Queenstown mum’s horror birth subject of midwife’s alleged misconduct


A Queenstown mum’s traumatic labour was described during a hearing into her midwife’s alleged misconduct today.

The Health Practitioners Disciplinary Tribunal is meeting this week to hear the case of the midwife, who faces a charge under the Health Practitioners Competence Assurance Act 2003 following the birth on February 7, 2010.

The midwife, from the central South Island and referred to as Ms P, has interim name suppression. The name of the agency she works for is also suppressed.

The Queenstown mother is Sara Gutzewitz, who suffered a huge tear during the birth of her second child at Southland Hospital and required 140 stitches as a result.

The misconduct allegations against the midwife are:

– Failure to communicate to other midwives or clinical staff on duty that she had a medical anxiety condition, supraventricular tachycardia (SVT) that could potentially compromise care during labour
– Failure to disclose to Gutzewitz and her husband Conan Wilcox that she had SVT
– When she began to feel unwell and anxious during the labour, she failed to communicate this to her client and medical staff, potentially compromising the client-midwife partnership and the care she provided during labour
– After the completion of the second stage of labour and before the placenta was delivered (the third stage) she left the birthing room without ensuring adequate midwifery or medical care for Gutzewitz and her baby
– After leaving the birthing room she did not immediately ensure adequate midwifery or medical care for the mother and child.

The tribunal this morning heard evidence from Gutzewitz, her mother Jan Gutzewitz, Wilcox and Southland Hospital midwife Valerie Drake.

Sara and her family recounted that Ms P often left Sara’s side during the labour and when the baby was born – through a tear in the perineum – Ms P left the birthing room after putting the baby on Sara’s chest, without cutting the umbilical cord.

Wilcox walked outside the room to find Ms P sitting with her head in her hands in the nurses’ station, “telling the room that Sara’s perineum had ‘exploded’.”

Jan Gutzewitz described how she had to clear mucous from the baby’s nose and mouth, to make sure he was breathing.

Obstetrician Dr Keith Allenby, who worked on the night of Sara’s labour, arrived at the nurses’ station to hear Ms P talk graphically about the situation without her realising Wilcox was present. Allenby, who then went straight to the birthing room, gave evidence that he was shocked to find there was no midwife or staff member in the room assisting Sara and her baby.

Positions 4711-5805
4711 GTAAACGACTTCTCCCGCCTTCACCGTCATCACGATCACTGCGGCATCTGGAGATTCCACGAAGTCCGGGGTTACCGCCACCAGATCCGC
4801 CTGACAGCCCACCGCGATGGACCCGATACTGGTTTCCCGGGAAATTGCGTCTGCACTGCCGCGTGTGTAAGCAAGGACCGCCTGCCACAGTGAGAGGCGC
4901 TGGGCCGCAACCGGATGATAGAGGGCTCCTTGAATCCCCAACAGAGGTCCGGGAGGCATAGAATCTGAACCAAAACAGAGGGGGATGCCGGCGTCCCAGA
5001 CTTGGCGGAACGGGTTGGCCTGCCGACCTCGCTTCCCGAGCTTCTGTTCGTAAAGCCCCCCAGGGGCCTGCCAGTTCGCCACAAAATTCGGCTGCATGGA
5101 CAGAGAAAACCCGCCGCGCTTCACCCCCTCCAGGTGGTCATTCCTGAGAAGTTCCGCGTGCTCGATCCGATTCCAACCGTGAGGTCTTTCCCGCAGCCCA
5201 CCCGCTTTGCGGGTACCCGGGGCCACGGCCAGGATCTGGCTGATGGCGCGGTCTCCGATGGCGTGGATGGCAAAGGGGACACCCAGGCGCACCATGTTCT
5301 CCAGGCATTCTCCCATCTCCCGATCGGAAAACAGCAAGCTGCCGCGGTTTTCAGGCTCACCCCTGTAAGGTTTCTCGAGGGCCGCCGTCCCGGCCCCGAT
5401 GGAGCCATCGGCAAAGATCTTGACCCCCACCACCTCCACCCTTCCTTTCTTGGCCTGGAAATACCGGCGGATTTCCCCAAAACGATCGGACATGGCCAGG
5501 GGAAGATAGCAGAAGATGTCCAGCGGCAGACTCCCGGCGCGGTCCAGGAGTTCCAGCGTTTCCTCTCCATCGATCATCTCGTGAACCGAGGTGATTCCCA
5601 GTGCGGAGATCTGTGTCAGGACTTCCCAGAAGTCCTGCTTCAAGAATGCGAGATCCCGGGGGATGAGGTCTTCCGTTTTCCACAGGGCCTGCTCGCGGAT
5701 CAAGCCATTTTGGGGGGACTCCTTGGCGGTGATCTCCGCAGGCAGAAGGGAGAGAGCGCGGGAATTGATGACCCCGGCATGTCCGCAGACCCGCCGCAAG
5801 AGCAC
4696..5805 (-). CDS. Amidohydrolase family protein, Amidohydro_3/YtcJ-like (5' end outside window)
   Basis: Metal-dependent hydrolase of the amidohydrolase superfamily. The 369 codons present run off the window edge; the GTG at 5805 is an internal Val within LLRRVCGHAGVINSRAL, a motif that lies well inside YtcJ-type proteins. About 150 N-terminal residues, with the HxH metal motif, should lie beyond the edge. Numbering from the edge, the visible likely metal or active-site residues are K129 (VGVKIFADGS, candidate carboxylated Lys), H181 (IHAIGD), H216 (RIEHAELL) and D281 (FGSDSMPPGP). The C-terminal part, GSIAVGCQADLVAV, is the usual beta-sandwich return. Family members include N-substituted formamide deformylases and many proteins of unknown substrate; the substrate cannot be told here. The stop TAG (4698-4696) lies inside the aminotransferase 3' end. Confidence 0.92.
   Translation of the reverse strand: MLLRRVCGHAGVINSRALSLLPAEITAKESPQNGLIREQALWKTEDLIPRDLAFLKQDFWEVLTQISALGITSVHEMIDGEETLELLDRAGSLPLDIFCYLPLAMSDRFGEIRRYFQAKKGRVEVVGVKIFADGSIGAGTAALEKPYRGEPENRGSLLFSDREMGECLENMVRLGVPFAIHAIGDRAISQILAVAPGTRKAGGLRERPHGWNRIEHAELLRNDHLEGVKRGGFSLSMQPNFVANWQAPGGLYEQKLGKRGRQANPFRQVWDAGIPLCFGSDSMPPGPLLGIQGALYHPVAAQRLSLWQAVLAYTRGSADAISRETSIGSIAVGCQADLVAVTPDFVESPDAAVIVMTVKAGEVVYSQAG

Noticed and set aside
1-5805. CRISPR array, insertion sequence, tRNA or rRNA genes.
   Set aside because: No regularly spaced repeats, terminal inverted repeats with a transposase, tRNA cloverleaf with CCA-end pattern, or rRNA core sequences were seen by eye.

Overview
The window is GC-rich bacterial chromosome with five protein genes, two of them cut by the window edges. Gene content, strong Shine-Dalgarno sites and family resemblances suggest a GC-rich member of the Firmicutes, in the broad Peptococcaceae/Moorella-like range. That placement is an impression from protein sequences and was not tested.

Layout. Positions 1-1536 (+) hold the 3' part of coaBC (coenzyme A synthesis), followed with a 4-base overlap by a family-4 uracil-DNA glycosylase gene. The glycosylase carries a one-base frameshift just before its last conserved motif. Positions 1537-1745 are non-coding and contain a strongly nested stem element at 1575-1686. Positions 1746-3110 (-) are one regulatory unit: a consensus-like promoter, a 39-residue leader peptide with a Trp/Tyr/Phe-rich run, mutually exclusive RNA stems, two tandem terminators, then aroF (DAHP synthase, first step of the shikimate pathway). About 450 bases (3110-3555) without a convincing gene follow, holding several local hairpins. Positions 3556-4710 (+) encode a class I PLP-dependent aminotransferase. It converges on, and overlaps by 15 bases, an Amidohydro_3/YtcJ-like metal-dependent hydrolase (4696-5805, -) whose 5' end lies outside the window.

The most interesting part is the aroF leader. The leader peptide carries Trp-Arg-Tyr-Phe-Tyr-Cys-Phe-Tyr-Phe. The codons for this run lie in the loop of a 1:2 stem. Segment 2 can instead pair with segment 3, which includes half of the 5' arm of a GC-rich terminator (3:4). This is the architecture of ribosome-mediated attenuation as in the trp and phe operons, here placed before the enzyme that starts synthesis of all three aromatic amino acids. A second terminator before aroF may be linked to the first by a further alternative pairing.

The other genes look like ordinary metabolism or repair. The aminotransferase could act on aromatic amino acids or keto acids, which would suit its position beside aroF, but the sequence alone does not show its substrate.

“I was very upset on behalf of the patient,” he says.

“The fact that the cord had not been cut, the baby lay wet on the mother’s abdomen uncovered, and the patient was reported to have had a difficult birth was a concern.

“These factors also led me to believe that the midwife had exited the room very rapidly, leaving the delivery incomplete with no oversight of either mother or baby.”

He says the tear was “the most extensive and complex perineal tear I have seen in 20 years of obstetric practice”. He was so concerned about the events that he wrote to the Southland director or midwifery to record his concerns about Ms P’s “apparent mismanagement of her client”.

Ms P’s evidence says she agrees it’s unacceptable to abandon a mother and baby in that situation but her heart palpitations (SVT) – which occurred infrequently and never before during her work – was particularly severe. She maintains that hospital midwife Valerie Drake was present during the birth and that she asked her to stay and care for Sara while she left the room.

Drake, who assisted briefly during labour, says she was not present during the birth and was never asked by Ms P to handle the care.

Ms P’s lawyer Anita Miller says if her client is found guilty of professional misconduct, the case could have serious implications for “thousands” of Kiwi health practitioners – who might have a medical condition themselves but it has never before affected their professional work.

The hearing is set down for four days.